When buying a new house, many people just expect that it will last, or they know that they won't stay in the home for more than a set number of years. Some homes that are only 10 years old have cracks in ceilings where drywall was improperly joined; sinking foundations because the land was developed too quickly; or any number of building and property issues. Older homes, even those with solid construction or craftsmanship, generally have some dated details or obsolete features that don't factor as "selling points."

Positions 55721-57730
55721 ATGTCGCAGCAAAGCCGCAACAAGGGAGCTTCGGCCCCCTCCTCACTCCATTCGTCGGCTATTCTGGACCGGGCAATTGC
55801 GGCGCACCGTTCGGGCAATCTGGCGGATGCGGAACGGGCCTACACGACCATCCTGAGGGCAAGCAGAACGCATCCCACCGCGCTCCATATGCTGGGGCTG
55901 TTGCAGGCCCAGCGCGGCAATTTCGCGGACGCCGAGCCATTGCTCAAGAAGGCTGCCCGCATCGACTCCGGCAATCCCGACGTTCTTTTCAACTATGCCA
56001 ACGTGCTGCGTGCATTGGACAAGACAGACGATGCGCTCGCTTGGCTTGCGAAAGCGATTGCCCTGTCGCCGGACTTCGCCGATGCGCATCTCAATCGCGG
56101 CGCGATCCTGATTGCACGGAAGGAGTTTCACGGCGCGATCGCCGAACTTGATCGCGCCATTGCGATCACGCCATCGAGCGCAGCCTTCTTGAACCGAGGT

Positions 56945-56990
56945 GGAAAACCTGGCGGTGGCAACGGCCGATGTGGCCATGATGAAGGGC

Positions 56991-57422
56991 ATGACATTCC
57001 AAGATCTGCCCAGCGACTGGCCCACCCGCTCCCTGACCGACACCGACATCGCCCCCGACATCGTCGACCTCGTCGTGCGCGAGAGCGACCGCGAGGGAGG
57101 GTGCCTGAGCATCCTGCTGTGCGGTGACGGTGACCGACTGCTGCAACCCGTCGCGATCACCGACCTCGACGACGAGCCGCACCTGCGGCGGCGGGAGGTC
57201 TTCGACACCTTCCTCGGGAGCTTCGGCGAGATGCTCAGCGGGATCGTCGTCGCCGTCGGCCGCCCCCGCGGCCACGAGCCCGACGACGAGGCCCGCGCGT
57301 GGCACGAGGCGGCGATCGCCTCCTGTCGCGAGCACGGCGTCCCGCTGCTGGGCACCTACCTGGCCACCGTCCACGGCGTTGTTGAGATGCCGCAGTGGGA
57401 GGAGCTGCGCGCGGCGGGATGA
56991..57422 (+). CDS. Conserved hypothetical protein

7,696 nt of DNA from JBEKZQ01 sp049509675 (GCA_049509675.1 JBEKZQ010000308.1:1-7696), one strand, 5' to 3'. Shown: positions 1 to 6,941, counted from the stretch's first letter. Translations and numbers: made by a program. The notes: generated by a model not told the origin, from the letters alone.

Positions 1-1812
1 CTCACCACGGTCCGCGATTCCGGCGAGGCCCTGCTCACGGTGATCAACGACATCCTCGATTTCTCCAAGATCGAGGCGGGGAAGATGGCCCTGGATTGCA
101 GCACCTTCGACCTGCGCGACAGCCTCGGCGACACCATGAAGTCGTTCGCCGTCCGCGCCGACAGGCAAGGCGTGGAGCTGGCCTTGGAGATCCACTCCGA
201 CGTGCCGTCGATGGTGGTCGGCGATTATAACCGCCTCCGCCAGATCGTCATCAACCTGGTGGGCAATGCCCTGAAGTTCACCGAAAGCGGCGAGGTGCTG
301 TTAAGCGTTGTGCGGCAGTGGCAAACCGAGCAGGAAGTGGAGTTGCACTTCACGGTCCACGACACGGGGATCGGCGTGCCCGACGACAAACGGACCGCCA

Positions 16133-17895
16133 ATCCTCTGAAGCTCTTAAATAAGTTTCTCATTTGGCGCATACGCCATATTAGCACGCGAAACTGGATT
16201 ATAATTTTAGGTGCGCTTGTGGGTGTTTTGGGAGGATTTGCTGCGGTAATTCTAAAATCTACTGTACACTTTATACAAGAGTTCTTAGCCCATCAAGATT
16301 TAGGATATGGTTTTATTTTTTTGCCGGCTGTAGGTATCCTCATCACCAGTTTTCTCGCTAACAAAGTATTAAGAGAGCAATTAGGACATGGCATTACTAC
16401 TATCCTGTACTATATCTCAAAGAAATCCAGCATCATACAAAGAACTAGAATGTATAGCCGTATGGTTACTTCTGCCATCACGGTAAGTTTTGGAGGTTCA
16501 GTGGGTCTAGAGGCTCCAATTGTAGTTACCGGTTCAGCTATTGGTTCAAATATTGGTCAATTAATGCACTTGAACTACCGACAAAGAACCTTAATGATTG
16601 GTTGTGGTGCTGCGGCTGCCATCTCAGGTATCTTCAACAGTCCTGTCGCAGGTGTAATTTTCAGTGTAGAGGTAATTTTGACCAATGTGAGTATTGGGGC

Whether new or old, home value in comparison to other properties is higher if a property has been well cared for and updated, and if it hasn't, there are some fixes a general contractor can address before an appraiser visits. Simple projects like repairing damaged drywall, painting rooms to add an illusion of height or to brighten them up, and polishing or refinishing wood detailing add qualities of care to a home that may factor into valuation. Getting estimates for any areas of a home that look worn or broken down helps narrow the field of contractors and handymen, and word-of-mouth often leads to finding the right person or people for the job.